91 South Sixth Street, near Berry Street, Williamsburg, (718) 599-3090
Getting There: J,M,Z Marcy Avenue
Restaurant Review: Fatty 'Cue
From the barnyard red entrance doors to the small, tight bar, Fatty ‘Cue doesn’t look like much. Just a block away from Peter Luger’s, yet on a more remote tucked in street, the happening little eatery sits there- virtually nondescript, like a hole in the wall. Fortunately for us however, the reviews of this place have built its moderately diminutive stature into a massively superb neighborhood gem; one of must-try proportions. And based on the pure sweet and smoky barbecue smell from just one step inside, boy were we glad they did.
There is literally nothing fancy about Fatty ‘Cue. The servers, bartenders, and hosts, perhaps mirroring the casual, hipster neighborhood, are all dressed down and are conversational, like you’re being taken care of by one of your pals. There is an excitement and an energy inside- partially because the restaurant is a relative newcomer, and partially because its reputation has surely preceded itself. But a simple glimpse at the menu beforehand reveals that you simply aren’t dining at just another barbecue joint. The chefs and kitchen staff have gone that extra mile to ensure a dining experience like none other, with the inventiveness that insists you tell your friends to try it out themselves.
After a quick stop off at the bar with a round of draught beers and an eye-opening round of Pickleback shots (a shot of Wild Turkey whiskey, followed by the ‘Cue’s house made pickle juice), we danced the balance beam between tables before we sat at ours- all the way in the back of the house, with a view of a brick wall. While that sounds like an eye-sore, it is what it is- a mere circumstance of trying to fit as many tables as possible, comfortably inside. Some might find it vexing, but we enjoyed its kitschy barbecue charm.
If the marriage of whiskey and pickle juice seems like an odd pairing, wait until you get a glance at the menu. Before trekking it out to Fatty ‘Cue, you will definitely need to be prepared to experiment with new foods. Starter items like the “dragon pullman toast” ($4) sound innocent, until we were handed a plate of three pieces of fluffy toast, served with a small bowl of liquefied fat. The savory grease drizzled down each side of the scrumptious bread triangles as every last drop of the thick liquid was devoured. Similarly delicious, the “cue coriander bacon” ($14) was a plate of thickly chopped chunks of salty bacon, served alongside some more crunchy toast and a side of steamed yellow curry custard for ample dipping. Both items are highly suggested openers for any meal at Fatty ‘Cue. The “heritage pork ribs” ($12) smothered in smoked, sticky fish-palm syrup, also proved a worthy if somewhat lesser starter dish.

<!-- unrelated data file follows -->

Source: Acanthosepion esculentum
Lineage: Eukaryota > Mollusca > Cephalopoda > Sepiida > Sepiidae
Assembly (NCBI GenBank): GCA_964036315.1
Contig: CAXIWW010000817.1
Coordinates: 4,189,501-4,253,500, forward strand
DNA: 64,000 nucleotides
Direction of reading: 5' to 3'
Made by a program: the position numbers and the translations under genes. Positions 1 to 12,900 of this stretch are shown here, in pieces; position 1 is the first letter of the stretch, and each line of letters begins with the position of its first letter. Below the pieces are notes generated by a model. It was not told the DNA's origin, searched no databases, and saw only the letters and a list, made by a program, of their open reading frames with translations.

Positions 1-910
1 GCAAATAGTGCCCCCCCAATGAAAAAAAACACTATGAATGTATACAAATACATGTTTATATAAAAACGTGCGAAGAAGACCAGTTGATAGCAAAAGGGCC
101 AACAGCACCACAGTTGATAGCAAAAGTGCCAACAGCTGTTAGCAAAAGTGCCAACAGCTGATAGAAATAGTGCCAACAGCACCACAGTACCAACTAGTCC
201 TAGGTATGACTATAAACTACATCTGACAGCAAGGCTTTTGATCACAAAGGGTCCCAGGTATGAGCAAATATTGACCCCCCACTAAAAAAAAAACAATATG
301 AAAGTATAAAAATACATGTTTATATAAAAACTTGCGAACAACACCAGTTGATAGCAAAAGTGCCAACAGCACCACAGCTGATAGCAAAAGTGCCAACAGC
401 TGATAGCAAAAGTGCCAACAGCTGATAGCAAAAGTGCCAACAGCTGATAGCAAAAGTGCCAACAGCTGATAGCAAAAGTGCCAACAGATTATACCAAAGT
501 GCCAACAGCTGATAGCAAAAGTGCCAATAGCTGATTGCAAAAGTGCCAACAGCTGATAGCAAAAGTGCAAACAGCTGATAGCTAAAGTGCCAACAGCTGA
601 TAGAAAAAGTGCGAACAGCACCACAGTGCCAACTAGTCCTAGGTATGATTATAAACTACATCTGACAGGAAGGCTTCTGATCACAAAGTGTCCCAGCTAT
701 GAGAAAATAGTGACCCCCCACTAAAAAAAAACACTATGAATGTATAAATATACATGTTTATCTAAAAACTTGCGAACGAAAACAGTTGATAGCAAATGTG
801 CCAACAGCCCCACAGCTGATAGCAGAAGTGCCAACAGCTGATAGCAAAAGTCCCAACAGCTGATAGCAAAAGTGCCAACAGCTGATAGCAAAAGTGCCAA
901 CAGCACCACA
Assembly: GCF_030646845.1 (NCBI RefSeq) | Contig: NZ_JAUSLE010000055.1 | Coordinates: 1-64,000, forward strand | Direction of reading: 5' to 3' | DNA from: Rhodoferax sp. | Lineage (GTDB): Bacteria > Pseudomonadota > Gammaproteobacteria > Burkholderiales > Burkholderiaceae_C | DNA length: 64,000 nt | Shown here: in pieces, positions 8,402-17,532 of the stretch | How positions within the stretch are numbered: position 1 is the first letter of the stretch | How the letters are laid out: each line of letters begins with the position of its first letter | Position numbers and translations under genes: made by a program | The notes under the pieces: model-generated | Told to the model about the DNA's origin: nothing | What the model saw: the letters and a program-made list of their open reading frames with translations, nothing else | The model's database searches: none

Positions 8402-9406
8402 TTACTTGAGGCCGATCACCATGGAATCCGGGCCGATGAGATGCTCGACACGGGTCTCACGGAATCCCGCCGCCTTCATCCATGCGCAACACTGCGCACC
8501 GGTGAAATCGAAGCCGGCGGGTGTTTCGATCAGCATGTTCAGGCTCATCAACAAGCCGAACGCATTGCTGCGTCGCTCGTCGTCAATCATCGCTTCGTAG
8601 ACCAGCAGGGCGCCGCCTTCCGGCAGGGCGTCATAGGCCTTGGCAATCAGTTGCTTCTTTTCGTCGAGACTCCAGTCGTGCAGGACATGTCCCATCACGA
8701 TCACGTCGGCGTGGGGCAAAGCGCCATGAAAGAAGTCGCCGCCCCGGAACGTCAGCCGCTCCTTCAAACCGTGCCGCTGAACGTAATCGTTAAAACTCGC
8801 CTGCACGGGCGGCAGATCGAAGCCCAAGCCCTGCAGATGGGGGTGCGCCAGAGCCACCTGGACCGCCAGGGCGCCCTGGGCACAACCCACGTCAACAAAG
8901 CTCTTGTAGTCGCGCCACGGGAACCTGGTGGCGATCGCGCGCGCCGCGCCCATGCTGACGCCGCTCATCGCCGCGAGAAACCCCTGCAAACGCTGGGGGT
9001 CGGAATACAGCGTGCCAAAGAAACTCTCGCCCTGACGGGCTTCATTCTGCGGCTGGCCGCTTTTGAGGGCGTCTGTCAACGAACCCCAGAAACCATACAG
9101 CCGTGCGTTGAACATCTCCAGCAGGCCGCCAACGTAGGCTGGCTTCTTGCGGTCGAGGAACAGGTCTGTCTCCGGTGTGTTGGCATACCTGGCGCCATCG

Some of the standout specialty dishes included the delectable “hand pulled lamb shoulder” ($19), tender, succulent pieces of lamb meat, served with cooked pita triangles and a side of goat yogurt with garlic and topped with a Vietnamese mint garnish, and the “Brandt Ranch beef brisket” ($23), an absolutely fantastic “make your own banh-mi” style plate, delivered with four of the fluffiest white bao buns you’ve ever tried, along with a chili jam, pickled red onion, and a bone broth. The tender pieces of beef were unbelievably flavorful, as the two dishes vied for the entrée of the night. The “Fazio Farm red curry half duck” ($35) truly divided our table of eaters, depending upon which piece you grabbed. While some remarked that the cuts were “too fatty” (yes, even for duck), I found it to be out of this world. Topped with a smoked red curry sauce, and served over a bed of white rice, the dish turned out to be my favorite of the entire meal, even though it was a topic of disruption to the rest. Luck of the draw, I guess.
It says something about a restaurant when the worst thing you can say about a meal is that one of the dishes was a “worthy” item. Literally every course that was presented to us was distinctive and delicious. More and more restaurants seem to be fusing American barbecue specialties with Asian sensibility, and they need to look no further than Fatty ‘Cue as the standard bearer for all they should strive to become. There is now another extraordinary meat palace in Williamsburg.